"Genius is in-born, may it never be still-born."

"Oysters, irritated by grains of sand, give birth to pearls. Brains, irritated by curiosity, give birth to ideas."

"Brainpower is the bridge to the future; it is what transports you from wishful thinking to willful doing."

"Unless you keep learning & growing, the status quo has no status."

Monday, April 26, 2010


[continued from the Last Post:]

'Reading the lines' or 'Reading on the Lines' is generally considered the most basic level, when it comes to reading comprehension or information gathering at its crudest & simplest level.

I would consider 'Surface Reading' as another apt term to describe it, since our primary interest in the reading process is just the facts.

In most instances, I would say expositional & informational writings would fall under the category.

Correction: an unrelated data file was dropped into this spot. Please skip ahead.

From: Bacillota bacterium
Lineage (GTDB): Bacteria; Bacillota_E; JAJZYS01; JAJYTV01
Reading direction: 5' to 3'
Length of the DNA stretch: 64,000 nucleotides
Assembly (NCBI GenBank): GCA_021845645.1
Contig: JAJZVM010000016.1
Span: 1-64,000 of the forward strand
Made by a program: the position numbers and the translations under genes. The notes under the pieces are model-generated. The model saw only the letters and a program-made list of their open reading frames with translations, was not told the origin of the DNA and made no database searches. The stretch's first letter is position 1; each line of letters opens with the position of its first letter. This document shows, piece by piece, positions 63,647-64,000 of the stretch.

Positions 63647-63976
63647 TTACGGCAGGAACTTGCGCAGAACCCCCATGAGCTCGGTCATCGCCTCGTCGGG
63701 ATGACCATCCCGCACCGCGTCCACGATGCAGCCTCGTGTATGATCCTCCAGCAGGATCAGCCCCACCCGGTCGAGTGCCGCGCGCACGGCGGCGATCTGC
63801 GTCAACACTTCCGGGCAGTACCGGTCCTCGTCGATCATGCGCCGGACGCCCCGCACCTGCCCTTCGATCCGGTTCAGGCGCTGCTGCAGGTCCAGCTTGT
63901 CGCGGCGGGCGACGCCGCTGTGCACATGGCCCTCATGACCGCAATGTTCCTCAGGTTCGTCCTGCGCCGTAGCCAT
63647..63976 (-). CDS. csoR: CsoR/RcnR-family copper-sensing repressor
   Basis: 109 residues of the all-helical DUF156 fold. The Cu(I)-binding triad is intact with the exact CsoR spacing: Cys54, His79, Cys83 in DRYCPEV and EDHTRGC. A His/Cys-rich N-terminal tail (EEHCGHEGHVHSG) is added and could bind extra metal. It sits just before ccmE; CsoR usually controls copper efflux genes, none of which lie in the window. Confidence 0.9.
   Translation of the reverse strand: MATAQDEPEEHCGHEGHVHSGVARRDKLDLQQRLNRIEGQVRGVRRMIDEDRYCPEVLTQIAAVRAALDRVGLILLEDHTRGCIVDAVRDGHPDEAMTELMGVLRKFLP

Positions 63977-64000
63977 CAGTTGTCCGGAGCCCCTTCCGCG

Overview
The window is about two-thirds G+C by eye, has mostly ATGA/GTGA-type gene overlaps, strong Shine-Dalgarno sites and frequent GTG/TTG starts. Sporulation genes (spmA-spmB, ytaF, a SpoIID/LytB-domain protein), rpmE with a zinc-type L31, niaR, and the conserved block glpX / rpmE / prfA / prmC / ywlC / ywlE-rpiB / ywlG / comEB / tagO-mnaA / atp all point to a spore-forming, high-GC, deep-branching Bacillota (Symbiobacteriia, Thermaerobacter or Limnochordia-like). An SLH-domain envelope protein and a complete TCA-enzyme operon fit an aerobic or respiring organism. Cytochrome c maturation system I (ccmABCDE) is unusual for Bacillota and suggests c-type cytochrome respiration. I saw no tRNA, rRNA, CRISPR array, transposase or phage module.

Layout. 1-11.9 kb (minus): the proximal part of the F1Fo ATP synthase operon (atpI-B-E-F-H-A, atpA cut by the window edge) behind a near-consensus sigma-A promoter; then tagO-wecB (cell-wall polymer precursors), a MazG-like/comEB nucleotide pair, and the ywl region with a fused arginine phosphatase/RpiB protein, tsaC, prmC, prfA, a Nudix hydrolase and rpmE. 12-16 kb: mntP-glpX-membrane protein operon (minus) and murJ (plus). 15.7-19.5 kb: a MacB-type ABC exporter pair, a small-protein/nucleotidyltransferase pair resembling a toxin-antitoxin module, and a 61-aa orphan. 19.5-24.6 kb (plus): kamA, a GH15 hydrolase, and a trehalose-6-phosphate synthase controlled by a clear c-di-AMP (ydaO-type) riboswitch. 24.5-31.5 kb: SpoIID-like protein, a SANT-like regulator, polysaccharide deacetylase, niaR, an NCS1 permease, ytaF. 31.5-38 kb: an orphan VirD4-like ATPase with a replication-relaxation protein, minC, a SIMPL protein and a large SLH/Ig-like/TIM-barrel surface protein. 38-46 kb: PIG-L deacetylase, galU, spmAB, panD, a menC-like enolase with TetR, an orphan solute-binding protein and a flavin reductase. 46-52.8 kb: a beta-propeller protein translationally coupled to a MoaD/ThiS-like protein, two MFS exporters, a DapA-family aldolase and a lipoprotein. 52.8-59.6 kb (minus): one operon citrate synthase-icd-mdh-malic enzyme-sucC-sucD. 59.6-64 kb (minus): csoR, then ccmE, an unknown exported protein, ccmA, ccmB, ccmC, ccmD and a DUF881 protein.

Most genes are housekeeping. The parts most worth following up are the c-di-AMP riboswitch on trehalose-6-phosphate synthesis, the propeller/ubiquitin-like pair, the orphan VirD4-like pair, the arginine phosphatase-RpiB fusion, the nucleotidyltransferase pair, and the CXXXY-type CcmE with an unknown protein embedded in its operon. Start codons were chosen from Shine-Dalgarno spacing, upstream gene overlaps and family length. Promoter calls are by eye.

This is in fact the level at which most of us as readers can function quite easily, as one can quickly understand the reading material at hand.

In other words, one can understand what the author is actually talking about because all the needed information is there, just as the author has said it.

To put it in another perspective, one can, with a quick glance of the eye, easily point one's finger at the text where the information is located,

In the academic context, the "answers" to the "questions" are right there in the text.

More specifically, for a student, this is the reading level that tackles most common tests like 'Objective Tests', 'Multiple-Choice Question Tests', 'Fill-in-the-Blank Tests', as well as 'True or False Tests'.

Therefore, "retelling" of the captured information when needed is also quick & easy, especially in terms of Who? When? What? Where? How many?

Reading experts like to term this aspect as "literal comprehension".

[to be continued in the NEXT POST:]

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